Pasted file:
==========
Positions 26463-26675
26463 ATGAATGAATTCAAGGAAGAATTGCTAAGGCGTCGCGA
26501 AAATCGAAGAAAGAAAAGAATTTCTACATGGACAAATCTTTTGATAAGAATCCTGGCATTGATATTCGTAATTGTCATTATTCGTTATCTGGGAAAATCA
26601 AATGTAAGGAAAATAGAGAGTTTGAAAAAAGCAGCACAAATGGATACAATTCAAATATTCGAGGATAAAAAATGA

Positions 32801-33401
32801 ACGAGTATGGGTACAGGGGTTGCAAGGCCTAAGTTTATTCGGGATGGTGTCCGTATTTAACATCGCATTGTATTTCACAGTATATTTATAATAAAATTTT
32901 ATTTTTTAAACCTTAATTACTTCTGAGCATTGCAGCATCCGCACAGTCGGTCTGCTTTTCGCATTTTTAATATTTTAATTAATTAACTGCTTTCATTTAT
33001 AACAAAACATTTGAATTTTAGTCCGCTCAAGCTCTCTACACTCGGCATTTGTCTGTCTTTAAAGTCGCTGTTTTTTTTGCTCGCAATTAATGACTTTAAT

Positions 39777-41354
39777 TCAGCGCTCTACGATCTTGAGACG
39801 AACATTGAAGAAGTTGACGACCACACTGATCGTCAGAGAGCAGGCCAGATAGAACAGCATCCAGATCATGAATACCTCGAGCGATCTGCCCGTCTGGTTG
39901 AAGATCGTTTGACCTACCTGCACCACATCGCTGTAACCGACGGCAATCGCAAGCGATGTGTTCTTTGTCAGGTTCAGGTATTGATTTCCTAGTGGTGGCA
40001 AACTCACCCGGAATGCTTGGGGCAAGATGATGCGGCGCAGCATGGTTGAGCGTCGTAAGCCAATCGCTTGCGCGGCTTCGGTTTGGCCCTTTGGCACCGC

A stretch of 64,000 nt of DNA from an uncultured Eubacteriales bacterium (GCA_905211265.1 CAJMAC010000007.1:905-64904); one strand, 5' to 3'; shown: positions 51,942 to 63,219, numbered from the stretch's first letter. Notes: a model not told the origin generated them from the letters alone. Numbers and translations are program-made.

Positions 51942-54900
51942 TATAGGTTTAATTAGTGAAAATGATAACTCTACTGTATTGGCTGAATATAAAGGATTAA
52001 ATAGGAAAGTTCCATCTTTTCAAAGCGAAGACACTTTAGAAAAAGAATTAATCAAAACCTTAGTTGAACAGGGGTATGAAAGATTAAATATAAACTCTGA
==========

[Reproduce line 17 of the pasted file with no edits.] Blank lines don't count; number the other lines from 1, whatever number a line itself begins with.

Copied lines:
52001 ATAGGAAAGTTCCATCTTTTCAAAGCGAAGACACTTTAGAAAAAGAATTAATCAAAACCTTAGTTGAACAGGGGTATGAAAGATTAAATATAAACTCTGA